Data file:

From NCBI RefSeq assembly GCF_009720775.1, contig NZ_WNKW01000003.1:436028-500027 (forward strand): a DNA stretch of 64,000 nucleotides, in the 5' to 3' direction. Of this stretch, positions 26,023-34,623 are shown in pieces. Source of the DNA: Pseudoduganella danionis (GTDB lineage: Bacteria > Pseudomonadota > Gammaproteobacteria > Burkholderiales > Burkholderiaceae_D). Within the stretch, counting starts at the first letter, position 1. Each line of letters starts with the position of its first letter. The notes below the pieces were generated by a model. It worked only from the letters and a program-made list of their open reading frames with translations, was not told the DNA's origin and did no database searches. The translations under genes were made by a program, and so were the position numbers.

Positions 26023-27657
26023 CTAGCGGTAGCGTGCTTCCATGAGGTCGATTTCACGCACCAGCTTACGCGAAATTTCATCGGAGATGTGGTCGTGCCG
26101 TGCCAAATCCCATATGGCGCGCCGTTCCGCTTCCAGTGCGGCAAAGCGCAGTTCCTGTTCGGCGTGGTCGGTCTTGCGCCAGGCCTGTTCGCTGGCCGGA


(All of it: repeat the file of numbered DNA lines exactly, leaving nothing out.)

From NCBI RefSeq assembly GCF_009720775.1, contig NZ_WNKW01000003.1:436028-500027 (forward strand): a DNA stretch of 64,000 nucleotides, in the 5' to 3' direction. Of this stretch, positions 26,023-34,623 are shown in pieces. Source of the DNA: Pseudoduganella danionis (GTDB lineage: Bacteria > Pseudomonadota > Gammaproteobacteria > Burkholderiales > Burkholderiaceae_D). Within the stretch, counting starts at the first letter, position 1. Each line of letters starts with the position of its first letter. The notes below the pieces were generated by a model. It worked only from the letters and a program-made list of their open reading frames with translations, was not told the DNA's origin and did no database searches. The translations under genes were made by a program, and so were the position numbers.

Positions 26023-27657
26023 CTAGCGGTAGCGTGCTTCCATGAGGTCGATTTCACGCACCAGCTTACGCGAAATTTCATCGGAGATGTGGTCGTGCCG
26101 TGCCAAATCCCATATGGCGCGCCGTTCCGCTTCCAGTGCGGCAAAGCGCAGTTCCTGTTCGGCGTGGTCGGTCTTGCGCCAGGCCTGTTCGCTGGCCGGA